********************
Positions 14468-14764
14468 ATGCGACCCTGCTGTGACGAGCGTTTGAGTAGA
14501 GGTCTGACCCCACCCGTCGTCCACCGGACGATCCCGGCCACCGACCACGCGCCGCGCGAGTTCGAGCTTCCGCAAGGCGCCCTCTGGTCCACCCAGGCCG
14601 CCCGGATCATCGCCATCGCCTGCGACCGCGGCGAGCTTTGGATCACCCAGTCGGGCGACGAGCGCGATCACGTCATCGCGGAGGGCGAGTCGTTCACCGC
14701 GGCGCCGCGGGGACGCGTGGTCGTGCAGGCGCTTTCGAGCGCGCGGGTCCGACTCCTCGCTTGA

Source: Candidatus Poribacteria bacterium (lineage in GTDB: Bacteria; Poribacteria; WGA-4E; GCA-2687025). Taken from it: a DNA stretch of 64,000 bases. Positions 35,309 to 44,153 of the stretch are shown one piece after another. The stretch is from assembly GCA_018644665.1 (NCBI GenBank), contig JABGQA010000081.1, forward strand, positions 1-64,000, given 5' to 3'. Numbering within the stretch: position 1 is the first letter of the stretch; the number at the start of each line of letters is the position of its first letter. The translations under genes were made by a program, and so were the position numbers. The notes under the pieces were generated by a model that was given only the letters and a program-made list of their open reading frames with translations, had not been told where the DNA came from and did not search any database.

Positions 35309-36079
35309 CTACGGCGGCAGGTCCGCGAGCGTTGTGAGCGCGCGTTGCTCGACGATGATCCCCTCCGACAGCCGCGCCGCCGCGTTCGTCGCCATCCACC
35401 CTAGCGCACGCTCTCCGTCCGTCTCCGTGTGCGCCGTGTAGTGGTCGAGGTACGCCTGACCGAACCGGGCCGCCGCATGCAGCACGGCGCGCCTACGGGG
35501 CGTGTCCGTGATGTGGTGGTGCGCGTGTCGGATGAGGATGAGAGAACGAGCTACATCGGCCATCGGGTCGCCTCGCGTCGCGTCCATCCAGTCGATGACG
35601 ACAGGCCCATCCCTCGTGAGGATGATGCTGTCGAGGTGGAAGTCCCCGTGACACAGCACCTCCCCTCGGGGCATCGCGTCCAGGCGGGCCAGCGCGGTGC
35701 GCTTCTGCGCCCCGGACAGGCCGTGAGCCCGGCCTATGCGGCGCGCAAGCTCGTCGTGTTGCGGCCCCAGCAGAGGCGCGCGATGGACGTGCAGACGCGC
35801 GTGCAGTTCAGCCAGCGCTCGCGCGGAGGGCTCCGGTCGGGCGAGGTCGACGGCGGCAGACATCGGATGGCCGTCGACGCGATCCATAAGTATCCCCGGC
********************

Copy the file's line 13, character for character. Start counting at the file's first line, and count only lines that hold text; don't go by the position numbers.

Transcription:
35801 GTGCAGTTCAGCCAGCGCTCGCGCGGAGGGCTCCGGTCGGGCGAGGTCGACGGCGGCAGACATCGGATGGCCGTCGACGCGATCCATAAGTATCCCCGGC